A test harness program is created which executes the above functions and measures the elapsed time of the code corresponding to the algorithm in question. The test program will perform the following steps:

```
```

1.Input the value of n. Your code should treat n as a variable.

2.Create an array or vector of n random integers to serve as a problem instance.

3.Use a clock function to get the current time t1 .

4.Execute one algorithm (Bubble Sort, Quick sort, or Optimized Bubble Sort), using the array of random integers as input.

5.Use a clock function to get the current time t2 .

6.Output the elapsed time, t2 − t1 .

The test harness is configured in such a way to run all of the three algorithms, using a switch statement to change between the algorithms.

**==== 4. TEST HARNESS ====**

**Note**: This program uses two external header files (Timer.h and Project1.h).

• Code for the Timer class (**Timer.h**) can be found here.

• Code for “**Project1.h**” can be found here.

• “**Project3.h**” is listed below.

```
```
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// =============================================================================// Author: K Perkins// Date: Nov 2, 2013// Taken From: http://programmingnotes.org/// File: main.cpp// Description: This is the test harness program which runs the code and // measures the elapsed time of the code corresponding to the algorithm // in question. This program will try to improve the sorting methods// written in Project 1 by two approaches: // (1) Implementing an algorithm with better asymptotic performance// (2) Tuning an existing algorithm. // The sorting methods being reviewed are Bubble sort, Quick sort, and an // optimized version of Bubble sort.// =============================================================================#include <iostream>#include <cstdlib>#include <ctime>#include "Timer.h"#include "Project1.h"#include "Project3.h"using namespace std; // typedefs for the functions to useenum Algorithms {bubble, quick, bubbleOptim}; // number of algs being testedint NUM_ALGS = 3; // default arry sizeconst int ARRAY_SIZE = 150000; int main(){ // declare variables srand(time(NULL)); int* arry = new int[ARRAY_SIZE]; int seed = rand(); // generate a random seed to use for array on all algorithms Timer timer; Project1 proj1; Project3 proj3; // display the array size cerr<<"nArray Size = "<<ARRAY_SIZE<<endl; // loop to automatically execute the proj1 being tested for(int x=0; x < NUM_ALGS; ++x) { cout<<"n----- STARTING ALGORITHM #"<<x+1<<" ----- nn"; timer.Reset(); // place data in the array proj1.Generate(arry, ARRAY_SIZE, seed); // display data in array if its within range if(ARRAY_SIZE <= 25) { proj1.Display(arry, ARRAY_SIZE); cout<<endl; } // start the timer timer.Start(); // determine which alg to execute switch(x) { case bubble: proj1.BubbleSort(arry, ARRAY_SIZE); break; case quick: proj3.QuickSort(arry, ARRAY_SIZE); break; case bubbleOptim: proj3.BubbleSort(arry, ARRAY_SIZE); break; default: cout<<"nThat option doesnt exist...n"; exit(1); break; } // stop the timer timer.Stop(); // display data in array if its within range if(ARRAY_SIZE <= 25) { cout<<endl; proj1.Display(arry, ARRAY_SIZE); cout<<endl; } // display time cout<<endl<<"It took "<<timer.Elapsed()*1000 <<" clicks ("<<timer.Elapsed()<<" seconds)"<<endl; cout<<"n----- ALGORITHM #"<<x+1<<" DONE! ----- nn"; } delete[] arry; return 0;}// http://programmingnotes.org/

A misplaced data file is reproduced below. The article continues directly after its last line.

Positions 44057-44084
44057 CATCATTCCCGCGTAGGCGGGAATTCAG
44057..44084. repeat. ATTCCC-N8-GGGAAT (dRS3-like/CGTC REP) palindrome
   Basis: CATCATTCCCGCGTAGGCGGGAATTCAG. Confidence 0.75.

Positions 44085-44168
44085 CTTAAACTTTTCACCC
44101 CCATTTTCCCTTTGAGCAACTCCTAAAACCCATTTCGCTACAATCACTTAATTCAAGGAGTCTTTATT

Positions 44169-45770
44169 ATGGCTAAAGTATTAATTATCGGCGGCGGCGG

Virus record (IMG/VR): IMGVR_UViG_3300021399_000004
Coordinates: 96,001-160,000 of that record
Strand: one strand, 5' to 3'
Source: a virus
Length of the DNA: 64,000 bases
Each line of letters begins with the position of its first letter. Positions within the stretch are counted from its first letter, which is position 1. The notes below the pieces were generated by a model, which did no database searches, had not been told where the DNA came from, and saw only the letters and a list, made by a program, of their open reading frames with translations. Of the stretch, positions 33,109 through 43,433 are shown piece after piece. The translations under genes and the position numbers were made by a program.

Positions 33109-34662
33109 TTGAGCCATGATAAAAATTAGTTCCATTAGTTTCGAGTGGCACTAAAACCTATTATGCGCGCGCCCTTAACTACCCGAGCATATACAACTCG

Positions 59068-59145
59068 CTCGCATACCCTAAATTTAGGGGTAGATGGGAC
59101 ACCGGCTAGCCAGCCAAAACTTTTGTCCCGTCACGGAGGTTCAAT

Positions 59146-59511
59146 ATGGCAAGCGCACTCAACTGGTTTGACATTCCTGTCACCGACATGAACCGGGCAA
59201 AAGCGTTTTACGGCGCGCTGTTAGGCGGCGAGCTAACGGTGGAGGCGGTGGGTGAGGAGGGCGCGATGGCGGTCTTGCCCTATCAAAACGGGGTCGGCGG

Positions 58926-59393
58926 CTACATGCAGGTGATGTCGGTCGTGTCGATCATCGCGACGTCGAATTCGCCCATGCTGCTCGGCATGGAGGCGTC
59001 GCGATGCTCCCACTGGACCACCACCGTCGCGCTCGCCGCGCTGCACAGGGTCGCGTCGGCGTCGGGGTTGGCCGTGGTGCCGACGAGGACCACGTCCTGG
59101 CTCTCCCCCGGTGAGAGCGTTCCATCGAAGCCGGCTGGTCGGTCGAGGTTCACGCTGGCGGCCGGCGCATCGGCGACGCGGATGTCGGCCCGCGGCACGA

**==== 5. THE ALGORITHMS – “include Project3.h” ====**

```
```
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// =============================================================================// Author: K Perkins// Date: Nov 2, 2013// Taken From: http://programmingnotes.org/// File: Project3.h// Description: This is a simple class which holds the functions for // project 3// =============================================================================#ifndef PROJECT3_H#define PROJECT3_H #include <cstdlib>#include <algorithm> class Project3{public: Project3(){} // exchange unsorted elements with the last element // not the adjacent element void BubbleSort(int arry[], int size) { int last = size-1; do{ for(int current=0; current < last; ++current) { if(arry[current] > arry[last]) { std::swap(arry[current], arry[last]); } } --last; }while(last >= 0); }// end of BubbleSort void QuickSort(int arry[], int size) { if(size > 1) { // choose pivot int pivotIndex = rand()%(size-1); // partition the arry and get the new pivot position int newPiviotIndex = Partition(arry, size, pivotIndex); // quick sort the first part QuickSort(arry, newPiviotIndex); // quick sort the second part QuickSort(arry+newPiviotIndex+1, size-newPiviotIndex-1); } }// end of QuickSort int Partition(int arry[], int size, int pivotIndex) { int pivotValue = arry[pivotIndex]; arry[pivotIndex] = arry[size-1]; // swap pivot with last element arry[size-1] = pivotValue; int left = 0; // left index int right = size-2; // right index while(left < right) { // ( < pivot ), pivot, ( >= pivot) while((arry[left] < pivotValue) && (left < right)) { ++left; } while((arry[right] >= pivotValue) && (left < right)) { --right; } if(left < right) { std::swap(arry[left], arry[right]); ++left; --right; } } if(left == right) { if(arry[left] < pivotValue) { ++left; } } arry[size-1] = arry[left]; // move pivot to its final place arry[left] = pivotValue; return left; // return the position of the pivot }// end of Partition ~Project3(){}};#endif // http://programmingnotes.org/

**QUICK NOTES**:

The highlighted lines are sections of interest to look out for.

The code is heavily commented, so no further insight is necessary. If you have any questions, feel free to leave a comment below.

**Note**: This page presents sample code for the above problem, but scatter plots will not be provided.

The following is sample output:

`Array Size = 150000`

----- STARTING ALGORITHM #1 -----

It took 248290 clicks (248.29 seconds)

----- ALGORITHM #1 DONE! -----

----- STARTING ALGORITHM #2 -----

It took 50 clicks (0.05 seconds)

----- ALGORITHM #2 DONE! -----

----- STARTING ALGORITHM #3 -----

It took 164300 clicks (164.3 seconds)